Majority of local American television stations are taking a “social media first” approach to publishing news, write Anthony C. Adornato, of Ithaca College, and Suzanne Lysak, of Syracuse University. The authors surveyed 131 American news directors working in local TV.
Most stations (78 per cent) have a written social media policy, and additional 17 per cent have unwritten rules of social media conduct. The rules pertain to, among other things, to associating with sources, expressing personal opinion, and breaking news.
Interestingly, most stations require (68 per cent) or encourage (25 per cent) reporters to make social media posts about the news they cover. Furthermore, 63 per cent of stations consider social media to be the approriate place to break news – even before the station’s own website.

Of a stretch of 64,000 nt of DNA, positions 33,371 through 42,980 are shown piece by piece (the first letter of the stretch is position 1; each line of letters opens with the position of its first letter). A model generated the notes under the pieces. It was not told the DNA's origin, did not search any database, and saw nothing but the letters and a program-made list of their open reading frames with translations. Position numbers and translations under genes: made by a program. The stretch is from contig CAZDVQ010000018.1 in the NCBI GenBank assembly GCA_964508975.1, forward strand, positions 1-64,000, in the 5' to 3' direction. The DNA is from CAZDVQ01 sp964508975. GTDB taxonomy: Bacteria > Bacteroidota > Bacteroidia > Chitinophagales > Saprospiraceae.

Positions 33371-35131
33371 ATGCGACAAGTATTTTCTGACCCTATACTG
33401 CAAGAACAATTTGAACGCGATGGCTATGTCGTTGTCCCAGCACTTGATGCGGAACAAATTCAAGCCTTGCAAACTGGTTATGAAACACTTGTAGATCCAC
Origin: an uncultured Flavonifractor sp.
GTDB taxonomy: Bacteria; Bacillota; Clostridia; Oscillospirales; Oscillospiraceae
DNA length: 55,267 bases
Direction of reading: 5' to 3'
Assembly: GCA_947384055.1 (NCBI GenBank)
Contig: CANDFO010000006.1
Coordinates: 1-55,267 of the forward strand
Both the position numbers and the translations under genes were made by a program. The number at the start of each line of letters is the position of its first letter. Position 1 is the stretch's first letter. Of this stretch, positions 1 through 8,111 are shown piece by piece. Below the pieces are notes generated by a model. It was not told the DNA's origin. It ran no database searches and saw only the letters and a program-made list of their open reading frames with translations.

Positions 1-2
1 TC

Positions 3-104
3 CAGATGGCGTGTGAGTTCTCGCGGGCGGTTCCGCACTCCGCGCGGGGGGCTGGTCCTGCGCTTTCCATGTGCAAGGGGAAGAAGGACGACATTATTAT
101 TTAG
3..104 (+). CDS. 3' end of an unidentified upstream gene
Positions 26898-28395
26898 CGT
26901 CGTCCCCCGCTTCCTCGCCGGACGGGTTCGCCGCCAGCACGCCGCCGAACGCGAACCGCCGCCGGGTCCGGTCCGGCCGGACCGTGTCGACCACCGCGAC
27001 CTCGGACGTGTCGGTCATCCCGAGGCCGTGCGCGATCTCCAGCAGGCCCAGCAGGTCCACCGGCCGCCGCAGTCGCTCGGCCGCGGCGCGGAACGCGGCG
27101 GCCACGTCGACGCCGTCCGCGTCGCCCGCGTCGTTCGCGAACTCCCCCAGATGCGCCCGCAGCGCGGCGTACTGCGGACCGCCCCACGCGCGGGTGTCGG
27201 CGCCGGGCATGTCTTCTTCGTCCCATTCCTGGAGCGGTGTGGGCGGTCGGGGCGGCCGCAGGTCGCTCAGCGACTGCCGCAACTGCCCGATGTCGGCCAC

Most stations either require (28 per cent) or recommend (47 per cent) reporters maintain separate professional and personal accounts – and most stations (66 per cent) retain the ownership of the professional ones. This means that a journalist leaving the newsroom may well lose his or her social media followers.
The article “You Can’t Post That!” was published by the journal Electronic News. It is available online on the publisher’s website (free abstract).
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